In his article “Benchmarking: how to learn from best-in-class practices,” Robert Mittelstaedt Jr. describes a company that supplies biological and biochemical reagents used in making biotechnology-derived products and in life-science research. Almost 20 years ago now, this company began benchmarking and they have remained dedicated to the process. One corporate executive at this company stated that benchmarking had provided their business with the opportunity for quantum improvement instead of small, incremental improvements. He also revealed that benchmarking turns you from an introvert to an extrovert; providing you with the tools to understand not only your customers, but also your competitors. When you are an introvert you are internally oriented. This company made understanding their customers and competitors a priority and it has paid off in vast growth.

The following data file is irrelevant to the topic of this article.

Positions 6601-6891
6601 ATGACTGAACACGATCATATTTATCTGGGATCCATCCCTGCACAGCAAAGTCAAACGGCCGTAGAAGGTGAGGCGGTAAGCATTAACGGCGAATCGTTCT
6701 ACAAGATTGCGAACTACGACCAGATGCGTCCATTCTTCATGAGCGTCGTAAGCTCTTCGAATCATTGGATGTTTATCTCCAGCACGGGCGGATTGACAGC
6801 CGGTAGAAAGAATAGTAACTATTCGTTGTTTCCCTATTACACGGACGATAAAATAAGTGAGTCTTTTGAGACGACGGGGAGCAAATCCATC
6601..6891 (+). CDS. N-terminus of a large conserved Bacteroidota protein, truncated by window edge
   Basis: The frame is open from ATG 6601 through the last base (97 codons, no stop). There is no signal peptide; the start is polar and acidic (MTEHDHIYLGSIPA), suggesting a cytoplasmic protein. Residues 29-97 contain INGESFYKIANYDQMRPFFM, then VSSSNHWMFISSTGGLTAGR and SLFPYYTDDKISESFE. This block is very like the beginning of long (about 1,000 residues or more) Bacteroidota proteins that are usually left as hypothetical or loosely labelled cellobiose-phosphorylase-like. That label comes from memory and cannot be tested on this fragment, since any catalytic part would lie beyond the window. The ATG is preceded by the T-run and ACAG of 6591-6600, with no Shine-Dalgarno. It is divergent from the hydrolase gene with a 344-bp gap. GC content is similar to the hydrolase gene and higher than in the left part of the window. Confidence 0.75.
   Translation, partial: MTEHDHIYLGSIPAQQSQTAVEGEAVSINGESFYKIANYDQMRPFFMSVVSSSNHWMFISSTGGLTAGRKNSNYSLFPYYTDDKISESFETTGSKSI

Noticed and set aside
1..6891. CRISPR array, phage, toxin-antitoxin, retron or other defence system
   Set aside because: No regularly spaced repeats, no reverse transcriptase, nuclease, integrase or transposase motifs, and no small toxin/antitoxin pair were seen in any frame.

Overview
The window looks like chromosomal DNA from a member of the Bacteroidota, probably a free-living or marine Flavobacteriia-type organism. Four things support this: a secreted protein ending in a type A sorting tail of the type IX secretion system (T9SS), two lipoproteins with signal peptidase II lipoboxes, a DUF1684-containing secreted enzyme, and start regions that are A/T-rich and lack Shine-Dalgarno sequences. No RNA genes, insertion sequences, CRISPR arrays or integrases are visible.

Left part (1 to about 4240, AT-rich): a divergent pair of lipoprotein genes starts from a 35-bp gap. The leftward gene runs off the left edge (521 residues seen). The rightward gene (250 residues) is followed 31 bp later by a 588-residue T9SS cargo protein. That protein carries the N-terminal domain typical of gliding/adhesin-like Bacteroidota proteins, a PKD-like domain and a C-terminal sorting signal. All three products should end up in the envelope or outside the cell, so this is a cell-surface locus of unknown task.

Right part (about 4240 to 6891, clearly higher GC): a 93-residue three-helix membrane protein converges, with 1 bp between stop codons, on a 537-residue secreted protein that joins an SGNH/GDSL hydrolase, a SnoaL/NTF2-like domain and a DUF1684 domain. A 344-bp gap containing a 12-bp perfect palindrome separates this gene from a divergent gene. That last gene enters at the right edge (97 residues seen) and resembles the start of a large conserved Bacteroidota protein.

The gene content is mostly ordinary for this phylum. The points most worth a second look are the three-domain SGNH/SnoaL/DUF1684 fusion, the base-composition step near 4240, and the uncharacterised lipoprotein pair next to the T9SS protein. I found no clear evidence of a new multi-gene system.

If you are interested in utilizing benchmarking in order to pursue ‘Best in Class’ status, how do you proceed? Perusing journal articles and books written by professionals in the field, you will see that some say benchmarking is a seven-step process, others a nine-step process. There is an obvious lack of agreement among such authors as to the specific steps involved in benchmarking. I find that many authors make the process sound more complicated than it needs to be. But there is no point in undertaking the benchmarking process unless you have one key prerequisite…
According to Michael Spendolini, the author of The Benchmarking Book, and an expert on the practice, benchmarking is a continuous and systematic process. It is not something you do once and then forget about. In order to reap the full benefits and achieve ‘Best in Class’ status, benchmarking must be done on a regular basis. Why? Because change is a fact of life. Our businesses are constantly impacted by changes: changes in the environment, changes in our customers, and changes in our human resources. In order for companies to not only survive, but thrive, we must be cognizant of the dynamic nature of business and respond accordingly by engaging in ongoing benchmarking to measure and react to these changes.